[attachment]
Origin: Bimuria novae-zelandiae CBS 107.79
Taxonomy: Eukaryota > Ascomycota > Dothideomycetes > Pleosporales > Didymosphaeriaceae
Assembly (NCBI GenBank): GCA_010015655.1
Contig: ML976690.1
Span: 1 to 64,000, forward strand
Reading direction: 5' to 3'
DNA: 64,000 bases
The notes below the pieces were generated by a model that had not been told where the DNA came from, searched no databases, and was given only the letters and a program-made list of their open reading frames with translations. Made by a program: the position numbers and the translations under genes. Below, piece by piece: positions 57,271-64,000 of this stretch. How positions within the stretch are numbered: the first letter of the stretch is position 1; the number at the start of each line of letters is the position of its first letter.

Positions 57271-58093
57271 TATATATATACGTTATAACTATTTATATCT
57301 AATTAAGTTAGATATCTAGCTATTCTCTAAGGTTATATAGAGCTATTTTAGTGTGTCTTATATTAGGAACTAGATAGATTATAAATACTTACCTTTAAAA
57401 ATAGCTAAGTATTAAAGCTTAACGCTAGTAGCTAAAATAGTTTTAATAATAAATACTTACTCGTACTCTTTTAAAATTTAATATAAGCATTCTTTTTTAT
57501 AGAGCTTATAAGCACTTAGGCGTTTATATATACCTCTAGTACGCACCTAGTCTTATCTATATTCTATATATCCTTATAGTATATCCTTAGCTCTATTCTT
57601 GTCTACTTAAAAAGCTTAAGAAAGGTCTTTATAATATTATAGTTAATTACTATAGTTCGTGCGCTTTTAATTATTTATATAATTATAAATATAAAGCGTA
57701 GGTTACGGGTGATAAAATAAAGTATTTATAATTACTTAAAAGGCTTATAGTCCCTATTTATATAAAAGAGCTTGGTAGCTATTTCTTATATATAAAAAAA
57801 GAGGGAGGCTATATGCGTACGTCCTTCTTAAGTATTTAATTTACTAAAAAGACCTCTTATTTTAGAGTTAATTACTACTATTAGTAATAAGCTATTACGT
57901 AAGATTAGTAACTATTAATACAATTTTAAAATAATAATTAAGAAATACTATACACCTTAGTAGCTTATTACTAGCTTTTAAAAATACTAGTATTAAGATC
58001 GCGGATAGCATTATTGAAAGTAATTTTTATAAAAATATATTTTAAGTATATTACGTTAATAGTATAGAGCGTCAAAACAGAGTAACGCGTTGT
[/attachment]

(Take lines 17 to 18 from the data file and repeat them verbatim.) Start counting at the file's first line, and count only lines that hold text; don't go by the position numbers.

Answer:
57901 AAGATTAGTAACTATTAATACAATTTTAAAATAATAATTAAGAAATACTATACACCTTAGTAGCTTATTACTAGCTTTTAAAAATACTAGTATTAAGATC
58001 GCGGATAGCATTATTGAAAGTAATTTTTATAAAAATATATTTTAAGTATATTACGTTAATAGTATAGAGCGTCAAAACAGAGTAACGCGTTGT